Cutting costs in planning

I overheard someone at this year’s RTPI conference say “If we were car manufacturers, we’d be talking about a 4-day week”. It’s true – it seems the response to the financial pressure is cuts. One-way, expensive cuts that (however well directed) will result in some of your collective brains and experience leaving the building.

I’m not naive. There is nothing that focuses the attention better than someone turning up late to your efficiency benchmarking session because they’d been summoned to the chief exec to discover their job was part of someone elses idea of efficiency savings. The pressure is real and, for all practical purposes, permanent. But…

But nonetheless I think that a failure to consider a 4-day week (or similar, temporary, collective approaches) is to miss a trick. In our work on the MEPS benchmarking I get to see application volumes for many authorities. The results are clear – workload has bounced. Many authorities are seeing application numbers and fees they haven’t seen for several years.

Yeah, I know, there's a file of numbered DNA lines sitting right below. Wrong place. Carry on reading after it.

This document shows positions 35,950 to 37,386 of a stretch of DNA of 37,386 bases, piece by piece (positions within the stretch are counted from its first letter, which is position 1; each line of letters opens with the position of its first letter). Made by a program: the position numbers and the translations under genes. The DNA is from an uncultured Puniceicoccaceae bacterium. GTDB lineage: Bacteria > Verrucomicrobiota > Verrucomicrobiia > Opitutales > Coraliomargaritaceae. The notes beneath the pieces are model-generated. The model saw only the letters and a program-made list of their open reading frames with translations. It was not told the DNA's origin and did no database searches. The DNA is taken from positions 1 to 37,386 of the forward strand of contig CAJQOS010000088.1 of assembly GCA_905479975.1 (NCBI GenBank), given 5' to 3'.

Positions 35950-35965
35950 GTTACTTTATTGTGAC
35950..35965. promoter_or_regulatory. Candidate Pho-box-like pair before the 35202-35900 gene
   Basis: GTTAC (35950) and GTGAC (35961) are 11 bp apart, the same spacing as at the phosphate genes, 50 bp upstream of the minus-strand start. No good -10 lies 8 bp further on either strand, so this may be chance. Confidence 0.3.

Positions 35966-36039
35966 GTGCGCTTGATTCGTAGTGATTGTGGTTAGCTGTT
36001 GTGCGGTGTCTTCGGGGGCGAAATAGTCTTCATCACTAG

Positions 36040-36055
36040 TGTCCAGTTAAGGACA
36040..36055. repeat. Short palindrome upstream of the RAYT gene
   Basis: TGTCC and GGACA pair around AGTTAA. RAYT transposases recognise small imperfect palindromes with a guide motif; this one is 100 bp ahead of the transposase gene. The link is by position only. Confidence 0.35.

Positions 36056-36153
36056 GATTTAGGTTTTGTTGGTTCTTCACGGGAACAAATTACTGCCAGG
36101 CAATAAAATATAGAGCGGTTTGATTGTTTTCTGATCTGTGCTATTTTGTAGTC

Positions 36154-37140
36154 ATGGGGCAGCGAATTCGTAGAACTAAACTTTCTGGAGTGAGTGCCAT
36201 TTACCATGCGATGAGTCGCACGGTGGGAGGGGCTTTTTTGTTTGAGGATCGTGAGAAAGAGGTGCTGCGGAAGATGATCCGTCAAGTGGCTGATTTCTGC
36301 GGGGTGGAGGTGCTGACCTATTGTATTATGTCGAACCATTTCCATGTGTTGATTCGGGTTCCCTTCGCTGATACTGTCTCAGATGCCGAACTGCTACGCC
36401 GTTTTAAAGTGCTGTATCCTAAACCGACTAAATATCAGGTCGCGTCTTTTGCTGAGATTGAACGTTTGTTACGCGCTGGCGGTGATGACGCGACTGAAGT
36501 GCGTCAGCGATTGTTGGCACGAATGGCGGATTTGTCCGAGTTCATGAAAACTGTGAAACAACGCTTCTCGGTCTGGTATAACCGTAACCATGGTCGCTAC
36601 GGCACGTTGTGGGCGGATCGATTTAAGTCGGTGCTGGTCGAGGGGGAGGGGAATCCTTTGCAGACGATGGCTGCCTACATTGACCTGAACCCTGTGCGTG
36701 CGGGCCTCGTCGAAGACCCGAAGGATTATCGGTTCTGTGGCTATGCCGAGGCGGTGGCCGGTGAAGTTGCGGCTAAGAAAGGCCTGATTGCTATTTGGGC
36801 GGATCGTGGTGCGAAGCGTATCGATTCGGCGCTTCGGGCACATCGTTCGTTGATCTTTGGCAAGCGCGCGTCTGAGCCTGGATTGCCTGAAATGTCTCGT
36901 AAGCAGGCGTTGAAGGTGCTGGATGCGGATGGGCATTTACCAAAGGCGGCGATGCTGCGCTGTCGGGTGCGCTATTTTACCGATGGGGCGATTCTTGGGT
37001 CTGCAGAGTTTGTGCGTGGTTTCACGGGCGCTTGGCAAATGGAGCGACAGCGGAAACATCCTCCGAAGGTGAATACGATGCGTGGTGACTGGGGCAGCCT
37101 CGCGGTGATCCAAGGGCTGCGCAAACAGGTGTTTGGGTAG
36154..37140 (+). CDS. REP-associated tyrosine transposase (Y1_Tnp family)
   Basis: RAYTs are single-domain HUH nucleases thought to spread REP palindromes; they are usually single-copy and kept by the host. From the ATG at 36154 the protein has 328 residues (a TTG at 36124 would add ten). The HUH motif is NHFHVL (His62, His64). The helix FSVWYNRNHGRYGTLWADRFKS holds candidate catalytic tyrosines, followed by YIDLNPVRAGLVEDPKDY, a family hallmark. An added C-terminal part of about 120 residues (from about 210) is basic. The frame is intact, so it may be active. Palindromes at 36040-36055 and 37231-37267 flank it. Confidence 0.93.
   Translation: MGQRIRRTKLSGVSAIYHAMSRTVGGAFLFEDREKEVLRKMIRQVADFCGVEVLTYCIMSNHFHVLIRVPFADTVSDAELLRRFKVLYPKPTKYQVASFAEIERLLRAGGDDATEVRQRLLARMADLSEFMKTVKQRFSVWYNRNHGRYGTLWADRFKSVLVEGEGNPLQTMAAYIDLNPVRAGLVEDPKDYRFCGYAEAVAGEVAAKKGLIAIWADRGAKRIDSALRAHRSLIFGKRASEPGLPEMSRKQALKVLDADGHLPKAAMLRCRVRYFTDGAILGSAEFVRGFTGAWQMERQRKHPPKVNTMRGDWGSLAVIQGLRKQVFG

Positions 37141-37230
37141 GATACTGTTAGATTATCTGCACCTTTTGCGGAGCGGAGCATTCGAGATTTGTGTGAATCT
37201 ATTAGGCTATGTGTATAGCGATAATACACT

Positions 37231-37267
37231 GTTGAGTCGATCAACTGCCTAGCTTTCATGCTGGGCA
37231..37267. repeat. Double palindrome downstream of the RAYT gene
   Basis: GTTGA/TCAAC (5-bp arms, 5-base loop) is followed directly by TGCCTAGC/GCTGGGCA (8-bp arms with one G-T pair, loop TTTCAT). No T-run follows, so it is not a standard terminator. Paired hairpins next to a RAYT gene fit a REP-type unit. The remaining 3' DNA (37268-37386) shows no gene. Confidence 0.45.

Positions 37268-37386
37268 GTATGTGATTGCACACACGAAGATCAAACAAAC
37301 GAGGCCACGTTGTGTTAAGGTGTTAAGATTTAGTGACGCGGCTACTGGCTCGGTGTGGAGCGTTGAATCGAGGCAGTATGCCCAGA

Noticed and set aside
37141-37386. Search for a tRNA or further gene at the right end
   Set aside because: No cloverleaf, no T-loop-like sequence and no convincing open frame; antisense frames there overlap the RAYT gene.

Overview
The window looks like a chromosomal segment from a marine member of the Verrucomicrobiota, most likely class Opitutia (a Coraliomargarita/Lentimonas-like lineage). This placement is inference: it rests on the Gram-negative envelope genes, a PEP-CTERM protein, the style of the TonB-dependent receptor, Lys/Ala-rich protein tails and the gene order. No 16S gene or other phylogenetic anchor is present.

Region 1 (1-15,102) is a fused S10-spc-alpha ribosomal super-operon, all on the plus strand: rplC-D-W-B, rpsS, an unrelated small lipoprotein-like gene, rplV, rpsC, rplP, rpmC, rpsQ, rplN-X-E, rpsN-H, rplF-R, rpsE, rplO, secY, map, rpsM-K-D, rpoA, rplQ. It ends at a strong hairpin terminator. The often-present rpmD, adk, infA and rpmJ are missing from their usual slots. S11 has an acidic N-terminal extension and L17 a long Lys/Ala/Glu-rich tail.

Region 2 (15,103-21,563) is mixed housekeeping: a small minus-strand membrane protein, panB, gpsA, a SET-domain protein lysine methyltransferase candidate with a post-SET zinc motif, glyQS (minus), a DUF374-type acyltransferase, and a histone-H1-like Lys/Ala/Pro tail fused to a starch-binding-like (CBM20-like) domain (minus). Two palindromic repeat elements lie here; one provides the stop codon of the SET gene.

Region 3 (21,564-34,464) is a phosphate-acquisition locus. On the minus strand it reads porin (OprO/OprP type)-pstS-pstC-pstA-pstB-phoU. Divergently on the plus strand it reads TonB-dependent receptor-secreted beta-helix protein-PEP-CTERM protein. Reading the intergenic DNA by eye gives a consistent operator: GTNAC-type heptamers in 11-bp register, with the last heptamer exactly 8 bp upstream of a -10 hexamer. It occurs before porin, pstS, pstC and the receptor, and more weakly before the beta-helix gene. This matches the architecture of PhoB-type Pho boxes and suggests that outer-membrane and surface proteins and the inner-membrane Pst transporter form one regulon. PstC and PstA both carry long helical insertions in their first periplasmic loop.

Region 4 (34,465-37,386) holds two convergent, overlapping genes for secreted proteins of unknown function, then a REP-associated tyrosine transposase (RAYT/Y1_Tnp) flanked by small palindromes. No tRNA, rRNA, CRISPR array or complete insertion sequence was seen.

Plus ca change …
Many people longer in the tooth than me will remember the mistakes that were made in the previous recession. You can’t predict the bounce – the work sneaks up on you.

And yet here we are. Many people are about to adjust their services to reflect work volumes in 2009. They will do so using costly redundancies and lose their most employable people. What will they do in 2 or 3 months ? When work is up, service is down and planners are (again) accused of keeping jobs locked up in filing cabinets they certainly won’t have the option of asking people to go back to working 5 days…

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